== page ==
With the forecast for occasional showers for the joint celebration between The Friends and ANGAIR on Saturday December 8, we had put the Guide Camp shelters on stand-by.
However when 21 people turned up at the Picnic Ground for the walk at 10.00am we felt the weather was going to be kind to us, and indeed that was the case.
Early arrivals enjoyed a cuppa as they waited for others to join the group
Gentle misty rain was falling as we set off for the walk but it wasn’t long before the umbrellas were able to be put aside.
Rain jackets and umbrellas came in handy
Hugh and Ollie were glad they had their coats
As we walked the circuit track that had been well cleared for us by Parks Vic staff the rain ceased and we were enthralled at just how lush the vegetation was despite the dry conditions over the last few weeks. A highlight was the many specimens of the Victorian Christmas Bush Prostanthera lasianthos that were in full bloom.
Christmas Bush flowering in the gully
Some were growing close to the edge of the track and able to be admired close-up
People shared their experiences as they walked along.
Janet obviously had a good story to relate!
Pete found an interesting caterpillar that seemed to be decorated with red dots. However Pete’s sharp eyes detected that something was not quite right and discovered that tiny red mites were attacking the caterpillar.
The hand lens detected the presence of the tiny red mites
It is always pleasant to stop on the small wooden bridges and survey the ferns and vegetation that grow along the Creek
Back at the picnic ground and our numbers had now doubled and Craig and Matt had the BBQ well underway.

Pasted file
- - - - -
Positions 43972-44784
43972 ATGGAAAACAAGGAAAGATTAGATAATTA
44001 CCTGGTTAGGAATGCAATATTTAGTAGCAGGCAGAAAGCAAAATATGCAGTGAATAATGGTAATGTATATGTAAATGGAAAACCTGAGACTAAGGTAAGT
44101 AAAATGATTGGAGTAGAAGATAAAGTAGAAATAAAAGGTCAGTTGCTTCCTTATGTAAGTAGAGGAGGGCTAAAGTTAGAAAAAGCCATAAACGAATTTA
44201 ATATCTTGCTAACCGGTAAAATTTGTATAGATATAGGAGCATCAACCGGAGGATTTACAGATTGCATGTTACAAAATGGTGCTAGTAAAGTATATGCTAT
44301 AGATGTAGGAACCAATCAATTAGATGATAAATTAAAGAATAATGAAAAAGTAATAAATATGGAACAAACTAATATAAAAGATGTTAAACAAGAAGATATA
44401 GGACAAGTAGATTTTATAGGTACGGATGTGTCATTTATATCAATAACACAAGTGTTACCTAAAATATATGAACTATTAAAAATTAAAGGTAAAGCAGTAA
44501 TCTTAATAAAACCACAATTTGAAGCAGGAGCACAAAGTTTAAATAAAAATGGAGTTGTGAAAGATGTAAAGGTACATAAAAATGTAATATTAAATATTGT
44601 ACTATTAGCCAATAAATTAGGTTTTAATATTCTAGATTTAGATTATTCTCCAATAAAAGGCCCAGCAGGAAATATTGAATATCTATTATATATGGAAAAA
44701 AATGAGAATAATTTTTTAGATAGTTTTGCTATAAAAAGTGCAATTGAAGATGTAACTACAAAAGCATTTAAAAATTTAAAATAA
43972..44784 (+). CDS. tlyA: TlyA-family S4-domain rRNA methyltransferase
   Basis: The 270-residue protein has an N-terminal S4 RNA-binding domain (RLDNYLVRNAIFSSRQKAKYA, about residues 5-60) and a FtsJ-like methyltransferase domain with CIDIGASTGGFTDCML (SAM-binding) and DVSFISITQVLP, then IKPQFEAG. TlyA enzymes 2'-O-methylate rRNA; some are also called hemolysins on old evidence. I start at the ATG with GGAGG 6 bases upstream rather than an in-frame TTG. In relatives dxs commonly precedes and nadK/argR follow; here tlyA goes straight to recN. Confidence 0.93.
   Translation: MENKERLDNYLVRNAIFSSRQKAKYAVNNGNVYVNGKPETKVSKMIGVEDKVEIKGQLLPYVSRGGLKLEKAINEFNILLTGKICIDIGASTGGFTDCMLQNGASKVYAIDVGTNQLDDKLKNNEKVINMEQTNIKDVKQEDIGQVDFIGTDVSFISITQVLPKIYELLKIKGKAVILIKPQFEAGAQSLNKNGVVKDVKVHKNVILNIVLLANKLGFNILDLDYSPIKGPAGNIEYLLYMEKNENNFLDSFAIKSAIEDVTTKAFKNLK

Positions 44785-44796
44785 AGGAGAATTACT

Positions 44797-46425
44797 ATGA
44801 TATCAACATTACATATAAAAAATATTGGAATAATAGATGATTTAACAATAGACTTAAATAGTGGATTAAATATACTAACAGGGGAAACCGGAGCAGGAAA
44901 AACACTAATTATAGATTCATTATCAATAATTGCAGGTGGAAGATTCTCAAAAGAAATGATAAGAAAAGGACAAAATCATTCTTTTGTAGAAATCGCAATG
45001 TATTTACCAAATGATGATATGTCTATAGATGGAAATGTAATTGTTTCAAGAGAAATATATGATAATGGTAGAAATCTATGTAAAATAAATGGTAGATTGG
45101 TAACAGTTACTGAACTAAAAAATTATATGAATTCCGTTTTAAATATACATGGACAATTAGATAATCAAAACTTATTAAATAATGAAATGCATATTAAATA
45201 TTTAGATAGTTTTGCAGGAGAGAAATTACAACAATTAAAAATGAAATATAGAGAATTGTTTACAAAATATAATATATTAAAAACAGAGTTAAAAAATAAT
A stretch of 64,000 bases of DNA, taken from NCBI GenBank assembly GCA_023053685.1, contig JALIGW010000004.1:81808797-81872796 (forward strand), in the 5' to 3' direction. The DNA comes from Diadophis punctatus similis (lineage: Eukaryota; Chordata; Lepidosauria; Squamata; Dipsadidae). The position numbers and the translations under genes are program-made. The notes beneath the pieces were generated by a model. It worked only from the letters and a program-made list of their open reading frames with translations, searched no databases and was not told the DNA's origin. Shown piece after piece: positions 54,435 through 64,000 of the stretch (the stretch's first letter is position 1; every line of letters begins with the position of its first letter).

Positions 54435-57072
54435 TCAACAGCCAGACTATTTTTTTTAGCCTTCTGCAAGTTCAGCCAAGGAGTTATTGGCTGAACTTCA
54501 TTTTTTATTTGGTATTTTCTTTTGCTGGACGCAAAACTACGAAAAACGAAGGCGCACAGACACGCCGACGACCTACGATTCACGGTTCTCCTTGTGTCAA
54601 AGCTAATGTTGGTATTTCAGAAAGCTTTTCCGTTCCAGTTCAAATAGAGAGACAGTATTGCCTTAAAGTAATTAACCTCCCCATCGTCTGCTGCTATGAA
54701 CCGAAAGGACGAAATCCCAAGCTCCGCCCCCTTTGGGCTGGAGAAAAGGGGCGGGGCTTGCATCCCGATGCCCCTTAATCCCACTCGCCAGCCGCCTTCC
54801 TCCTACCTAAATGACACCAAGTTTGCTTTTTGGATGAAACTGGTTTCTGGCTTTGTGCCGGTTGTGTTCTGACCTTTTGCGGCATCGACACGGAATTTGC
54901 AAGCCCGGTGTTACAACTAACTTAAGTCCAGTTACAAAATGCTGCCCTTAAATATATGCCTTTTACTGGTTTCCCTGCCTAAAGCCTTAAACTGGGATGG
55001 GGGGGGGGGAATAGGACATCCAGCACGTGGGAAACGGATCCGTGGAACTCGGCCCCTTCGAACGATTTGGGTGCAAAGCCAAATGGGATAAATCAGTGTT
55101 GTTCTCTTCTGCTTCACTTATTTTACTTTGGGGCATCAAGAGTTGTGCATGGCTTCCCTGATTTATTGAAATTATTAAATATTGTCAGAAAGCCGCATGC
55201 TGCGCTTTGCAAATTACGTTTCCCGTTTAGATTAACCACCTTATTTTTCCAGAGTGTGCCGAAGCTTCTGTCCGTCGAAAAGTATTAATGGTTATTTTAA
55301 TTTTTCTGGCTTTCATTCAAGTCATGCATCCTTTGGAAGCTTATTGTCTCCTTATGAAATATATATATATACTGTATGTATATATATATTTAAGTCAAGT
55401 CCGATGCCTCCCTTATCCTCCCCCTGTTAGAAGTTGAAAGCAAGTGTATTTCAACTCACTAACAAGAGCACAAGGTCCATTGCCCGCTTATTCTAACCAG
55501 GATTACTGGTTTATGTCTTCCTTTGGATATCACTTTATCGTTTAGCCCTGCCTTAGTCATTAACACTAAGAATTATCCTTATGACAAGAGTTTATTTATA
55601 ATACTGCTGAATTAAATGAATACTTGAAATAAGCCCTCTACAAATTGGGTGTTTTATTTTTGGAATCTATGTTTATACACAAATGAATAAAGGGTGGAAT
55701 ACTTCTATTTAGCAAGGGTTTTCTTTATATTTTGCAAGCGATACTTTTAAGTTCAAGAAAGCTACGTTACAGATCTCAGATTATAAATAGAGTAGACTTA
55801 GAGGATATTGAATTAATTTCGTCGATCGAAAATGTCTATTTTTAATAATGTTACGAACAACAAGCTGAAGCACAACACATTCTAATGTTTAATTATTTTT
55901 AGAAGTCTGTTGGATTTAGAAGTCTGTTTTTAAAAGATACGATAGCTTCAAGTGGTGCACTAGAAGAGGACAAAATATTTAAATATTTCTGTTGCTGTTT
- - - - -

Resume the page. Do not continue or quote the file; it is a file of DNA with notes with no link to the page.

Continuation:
Craig from Parks Vic and Pete share the cooking duties
People had brought a variety of salads and plates were soon filled
It is always so pleasant relaxing in this great environment and sharing experiences with others
Patrick said some thank-you’s on behalf of The Friends, Peter did likewise for ANGAIR and Katrina responded on behalf of Parks Victoria. Many things had been accomplished over the year. We had lost a great Friend in Lachie Richardson in June. Lachie was a highly valued member of both the Friends and ANGAIR, and had been an integral part of our end of the year celebrations for many years usually helping out with the BBQ.
Patrick, Peter and Katrina say thank-you
We were also pleased that some other Park Rangers were able to come along.
Carlie, Matt and Katrina shared the occasion along with Craig who had organised the BBQ
Another year of conservation activities had come to an end and people were looking forward to a break to recharge and start again in 2019.
Freesia refracta and Freesia alba X F. leichtlinii are declared weeds in the Surf Coast Shire because they spread easily and threaten to invade bushland. Freesias are perennial herbs that die back in summer and produce new foliage in winter. The highly fragrant trumpet-shaped flowers appearing in spring are white to cream and pink with yellow markings, shaded purple on outer surface. Each plant has at least two corms, one below the other, thus requiring deep digging to remove them.
More details about how to control this weed can be found in the archive of Weeds of the Month.
There are a number of wonderful local Friends Groups that provide ANGAIR members and the community with opportunities for involvement.